Big Drink doesn't want you to know you can easily replicate sports drinks at home, likely with ingredients you already have in your kitchen. For a more effective energy drink, opt for sea salt over table salt, as table salt production often strips away valuable minerals like magnesium and potassium. Sea salt is a must-have in your kitchen, and not just for DIY refreshments.

Grab a bottle of water, saunter on into your cabinets, and sprinkle in a tablespoon of sea salt with five spoonfuls of sugar. That's all there's to it. You can make your rehydration as complicated as you like by adding lemon or lime, coconut water, or Himalayan pink salts. Mixing in some of these other ingredients to round out your electrolyte regimen is not a bad idea, but the core of a great endurance beverage is salt, sugar, and water.

2. Switchel

Long before electrolyte water was powering the Florida Gators, the United States Congress was sipping switchel as they formed the foundation of our country.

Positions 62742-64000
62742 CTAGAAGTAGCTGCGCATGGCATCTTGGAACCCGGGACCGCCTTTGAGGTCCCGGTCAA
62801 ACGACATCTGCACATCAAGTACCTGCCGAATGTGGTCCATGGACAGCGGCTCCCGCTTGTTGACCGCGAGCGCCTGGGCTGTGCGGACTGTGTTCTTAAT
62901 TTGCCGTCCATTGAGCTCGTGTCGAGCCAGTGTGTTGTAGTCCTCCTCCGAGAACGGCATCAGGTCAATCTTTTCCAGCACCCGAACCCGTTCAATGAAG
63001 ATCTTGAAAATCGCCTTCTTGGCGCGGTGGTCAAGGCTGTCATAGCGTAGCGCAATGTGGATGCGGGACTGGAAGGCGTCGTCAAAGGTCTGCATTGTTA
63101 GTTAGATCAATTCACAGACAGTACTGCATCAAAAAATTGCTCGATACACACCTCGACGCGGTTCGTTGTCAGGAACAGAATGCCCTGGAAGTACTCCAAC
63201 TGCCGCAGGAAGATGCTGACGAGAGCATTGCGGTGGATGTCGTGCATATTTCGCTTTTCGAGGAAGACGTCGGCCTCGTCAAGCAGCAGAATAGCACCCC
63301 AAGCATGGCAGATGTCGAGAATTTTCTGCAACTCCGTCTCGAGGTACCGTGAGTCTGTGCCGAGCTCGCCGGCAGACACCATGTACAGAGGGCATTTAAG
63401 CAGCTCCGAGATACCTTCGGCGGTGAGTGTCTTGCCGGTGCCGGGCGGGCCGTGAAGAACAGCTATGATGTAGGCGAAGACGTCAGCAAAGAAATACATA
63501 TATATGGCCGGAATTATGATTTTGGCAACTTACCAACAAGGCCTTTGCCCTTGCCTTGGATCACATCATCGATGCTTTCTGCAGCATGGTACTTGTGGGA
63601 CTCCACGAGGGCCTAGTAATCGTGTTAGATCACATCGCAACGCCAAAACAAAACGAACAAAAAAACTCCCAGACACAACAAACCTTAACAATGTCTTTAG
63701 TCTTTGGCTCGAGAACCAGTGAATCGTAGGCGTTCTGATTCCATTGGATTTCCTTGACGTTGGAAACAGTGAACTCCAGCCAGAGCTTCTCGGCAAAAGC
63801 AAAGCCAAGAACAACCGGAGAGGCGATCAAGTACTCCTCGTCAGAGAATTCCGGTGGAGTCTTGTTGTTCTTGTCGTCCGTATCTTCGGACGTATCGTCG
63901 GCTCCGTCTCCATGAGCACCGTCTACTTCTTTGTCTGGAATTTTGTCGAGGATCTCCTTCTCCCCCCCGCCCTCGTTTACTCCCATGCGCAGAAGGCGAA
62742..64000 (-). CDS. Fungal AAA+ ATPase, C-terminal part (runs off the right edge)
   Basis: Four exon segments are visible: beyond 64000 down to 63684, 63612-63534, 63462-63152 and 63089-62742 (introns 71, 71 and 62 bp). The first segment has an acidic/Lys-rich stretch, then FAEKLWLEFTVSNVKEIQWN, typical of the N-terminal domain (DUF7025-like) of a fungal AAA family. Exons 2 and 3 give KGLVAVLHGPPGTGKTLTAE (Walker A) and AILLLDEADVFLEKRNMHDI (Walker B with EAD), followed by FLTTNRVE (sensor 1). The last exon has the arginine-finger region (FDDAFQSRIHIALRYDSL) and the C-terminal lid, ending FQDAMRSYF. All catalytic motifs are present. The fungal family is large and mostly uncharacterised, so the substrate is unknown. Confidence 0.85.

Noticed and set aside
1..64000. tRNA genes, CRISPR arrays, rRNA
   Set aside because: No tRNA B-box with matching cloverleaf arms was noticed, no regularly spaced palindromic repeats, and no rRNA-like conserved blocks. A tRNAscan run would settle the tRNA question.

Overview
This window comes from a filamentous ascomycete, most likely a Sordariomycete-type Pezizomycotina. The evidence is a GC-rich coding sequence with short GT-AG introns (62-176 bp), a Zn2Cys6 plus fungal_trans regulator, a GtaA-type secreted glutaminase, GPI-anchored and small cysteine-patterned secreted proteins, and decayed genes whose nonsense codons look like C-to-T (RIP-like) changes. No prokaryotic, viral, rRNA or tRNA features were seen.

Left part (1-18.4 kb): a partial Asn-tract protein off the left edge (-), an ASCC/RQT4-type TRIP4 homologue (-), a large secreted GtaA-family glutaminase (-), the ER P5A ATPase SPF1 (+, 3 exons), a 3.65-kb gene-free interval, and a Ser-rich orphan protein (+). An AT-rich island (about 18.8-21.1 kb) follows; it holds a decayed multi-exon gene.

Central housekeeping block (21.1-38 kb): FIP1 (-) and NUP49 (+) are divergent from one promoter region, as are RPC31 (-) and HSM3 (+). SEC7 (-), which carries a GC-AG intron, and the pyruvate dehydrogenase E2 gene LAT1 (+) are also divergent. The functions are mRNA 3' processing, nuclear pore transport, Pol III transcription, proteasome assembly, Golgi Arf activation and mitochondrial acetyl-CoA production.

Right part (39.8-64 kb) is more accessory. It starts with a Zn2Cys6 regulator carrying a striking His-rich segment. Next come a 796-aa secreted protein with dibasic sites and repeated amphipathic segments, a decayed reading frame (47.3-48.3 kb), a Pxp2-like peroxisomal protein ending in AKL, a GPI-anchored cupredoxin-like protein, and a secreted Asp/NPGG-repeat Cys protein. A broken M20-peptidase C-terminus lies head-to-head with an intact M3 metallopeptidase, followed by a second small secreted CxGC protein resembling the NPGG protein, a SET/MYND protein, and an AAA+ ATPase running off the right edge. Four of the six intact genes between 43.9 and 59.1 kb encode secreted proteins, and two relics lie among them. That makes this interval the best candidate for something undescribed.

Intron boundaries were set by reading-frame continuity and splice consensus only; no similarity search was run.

Also known as the Haymaker's Punch or the energy drink of Colonial America, switchel — defined in "Stories of George Washington" as "a mild and moralizing malmsey" – was the new world's first big sports drink. Classic switchel is water flavored with a base of vinegar, sweetener, and ginger, which is a list of ingredients that sound better suited for a tofu marinade than a hydration specialist, but that's exactly what it is.

At the height of switchel, nobody knew what an electrolyte was, but the vinegar-based drink was full of them. Apple cider vinegar, sugar, and ginger are all loaded with electrolytes like sodium, potassium, calcium, magnesium, and several other vitamins and minerals that are exactly what you need in the middle of a strenuous workout.